Without getting into too many details, the saga of my broken air conditioner has me pondering unintended consequences. (It’s fixed now, thankfully.)
I saw an article in the New York Times that shared a statistically significant difference pre and post-pandemic in the number of near-sighted second graders. 13% developed nearsightedness in 2019 vs. 20% in 2020.
Meanwhile, another study in 2018 found that being outside for just a few hours a day helped reduce the risk of nearsightedness in children. The Times article proposed that one unintended consequence of virtual learning was less time spent outdoors, which consequently caused an uptick in nearsightedness among 2nd graders. Incidentally, time spent in nature isn’t just a nice thing people can do. In fact, a lack of outdoor activities is thought to be linked to the development of certain psychiatric disorders and obesity. Coined ‘nature deficit disorder,’ it’s clear that we are just beginning to understand the effects of our predominantly inside, sedentary lifestyle.
Here’s another interesting fact, only children and oldest children are most prone to developing allergies. Over 30 different studies worldwide have shown that subsequent siblings are far less likely to develop allergies, eczema, and asthma. In addition, children raised on farms are much less likely to develop those same autoimmune disorders.
What do having siblings and being raised on a farm have in common?
Greater exposure during infancy to a number of environmental triggers from bacteria to viruses, to plants, to animals.
So, continuing the theme of unintended consequences, most parents of highly allergic kids choose to keep them inside during peak allergy seasons, avoiding all that pollen from grasses and trees to avert allergy flare-ups. That means far less time outdoors, which, as we now know, can increase the propensity for nearsightedness.
The data seems to indicate that nearsighted adults with allergies weren’t born with the DNA fating them to nearsightedness and allergies. Imagine if their Mom had made a different career choice, raising trees on a farm, for instance, or they’d been born a middle child instead of an oldest, perhaps they’d have perfect vision and no allergies.
(Now they’re middle children, though, and take it from me, that is its own challenge!)
It’s like dominos, except we never know what the consequence will be.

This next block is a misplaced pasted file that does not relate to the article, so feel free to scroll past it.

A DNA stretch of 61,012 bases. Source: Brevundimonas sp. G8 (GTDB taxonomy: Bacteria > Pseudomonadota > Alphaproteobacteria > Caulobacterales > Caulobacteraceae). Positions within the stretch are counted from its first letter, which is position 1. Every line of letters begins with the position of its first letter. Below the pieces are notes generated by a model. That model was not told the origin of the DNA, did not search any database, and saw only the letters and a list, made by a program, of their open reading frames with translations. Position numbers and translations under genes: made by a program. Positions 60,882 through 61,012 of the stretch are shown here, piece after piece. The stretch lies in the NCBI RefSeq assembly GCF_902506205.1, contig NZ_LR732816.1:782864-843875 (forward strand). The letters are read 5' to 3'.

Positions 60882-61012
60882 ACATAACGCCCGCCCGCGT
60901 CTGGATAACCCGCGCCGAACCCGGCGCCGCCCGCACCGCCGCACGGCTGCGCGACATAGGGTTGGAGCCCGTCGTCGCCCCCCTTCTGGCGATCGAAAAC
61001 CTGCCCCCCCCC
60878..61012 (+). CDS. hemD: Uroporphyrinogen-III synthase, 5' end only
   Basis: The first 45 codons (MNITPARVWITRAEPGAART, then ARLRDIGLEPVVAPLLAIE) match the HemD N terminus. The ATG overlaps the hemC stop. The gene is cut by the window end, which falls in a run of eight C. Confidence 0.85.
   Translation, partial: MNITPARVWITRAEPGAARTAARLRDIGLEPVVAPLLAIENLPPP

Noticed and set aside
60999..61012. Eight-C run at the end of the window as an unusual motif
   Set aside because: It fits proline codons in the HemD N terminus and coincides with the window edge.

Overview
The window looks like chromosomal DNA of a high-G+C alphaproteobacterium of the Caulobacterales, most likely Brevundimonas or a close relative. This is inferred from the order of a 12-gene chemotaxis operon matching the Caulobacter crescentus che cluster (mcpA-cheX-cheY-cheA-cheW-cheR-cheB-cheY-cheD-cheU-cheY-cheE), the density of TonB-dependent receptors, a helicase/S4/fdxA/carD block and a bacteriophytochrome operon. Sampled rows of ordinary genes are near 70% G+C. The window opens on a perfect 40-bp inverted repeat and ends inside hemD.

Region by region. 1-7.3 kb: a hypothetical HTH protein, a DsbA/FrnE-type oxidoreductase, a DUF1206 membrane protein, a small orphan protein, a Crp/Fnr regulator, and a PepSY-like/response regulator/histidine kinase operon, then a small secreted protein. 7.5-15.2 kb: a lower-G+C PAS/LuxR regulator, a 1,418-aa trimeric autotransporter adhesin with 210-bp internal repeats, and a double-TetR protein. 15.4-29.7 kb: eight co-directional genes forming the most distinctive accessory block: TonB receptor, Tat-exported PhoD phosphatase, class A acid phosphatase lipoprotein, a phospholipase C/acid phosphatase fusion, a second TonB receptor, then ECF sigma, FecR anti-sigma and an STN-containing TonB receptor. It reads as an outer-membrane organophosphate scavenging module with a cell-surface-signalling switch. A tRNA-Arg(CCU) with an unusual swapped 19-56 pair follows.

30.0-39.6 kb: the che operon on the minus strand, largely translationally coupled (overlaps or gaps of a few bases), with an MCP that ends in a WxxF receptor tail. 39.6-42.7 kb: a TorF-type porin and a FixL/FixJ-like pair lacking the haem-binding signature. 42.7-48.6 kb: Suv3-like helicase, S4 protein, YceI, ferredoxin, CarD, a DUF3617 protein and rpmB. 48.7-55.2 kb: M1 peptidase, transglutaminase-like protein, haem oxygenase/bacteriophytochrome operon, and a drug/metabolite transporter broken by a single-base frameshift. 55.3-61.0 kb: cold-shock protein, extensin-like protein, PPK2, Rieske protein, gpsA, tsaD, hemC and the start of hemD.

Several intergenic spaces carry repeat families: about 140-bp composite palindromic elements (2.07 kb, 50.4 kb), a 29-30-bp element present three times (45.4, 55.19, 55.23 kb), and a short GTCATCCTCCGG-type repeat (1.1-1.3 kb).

Take prohibition as another fascinating study in unintended consequences. When the sale of alcohol was prohibited in the US in 1920, experts predicted a boom in other industries where the money previously spent on alcohol would be diverted, things like consumer goods, real estate, and entertainment. Didn’t happen. It turns out the federal government in the first year lost out on $11 billion from excise taxes on liquor sales alone. Crime increased. Saloons went underground, becoming speakeasies. At the end of the day, nobody benefited because the people who drank alcohol didn’t stop. They just became lawbreakers.
My favorite unintended consequence of prohibition was the marked increase in the number of people who became rabbis. Why? Because wine was allowed for religious purposes only.
Not all unintended consequences are harmful at all. Unexpected benefits of our choices are just as prevalent. For instance, an unexpected benefit of the Covid pandemic quarantine and sheltering policies resulted in the greater flexibility of our workspaces which has permanently changed the way many of us work. Many workers enjoy greater work/life balance from working in home offices, either full-time or with a hybrid schedule.
My examples were of some big, broadly observable ramifications, but the law of unintended consequences (and benefits) is actively at work in every one of our lives. Everything is important, but usually never in the way we think.
While we can never predict unintended consequences, this is a reminder of how much power we have to affect the people and the world around us. The seemingly inconsequential choices we make reverberate in ways and in areas that we could never imagine. The smallest acts of mercy and kindness can literally change the trajectory of someone’s life.
So, let the lady with one item go ahead of you at the checkout line.
Let in the guy trying to merge into your lane.
Look for opportunities to share.
Make amends whenever you can.
While usually we never get to see the long-term results of our small choices, they still matter. Small acts of goodwill are never small—they have the power to change the world. More than we will ever know.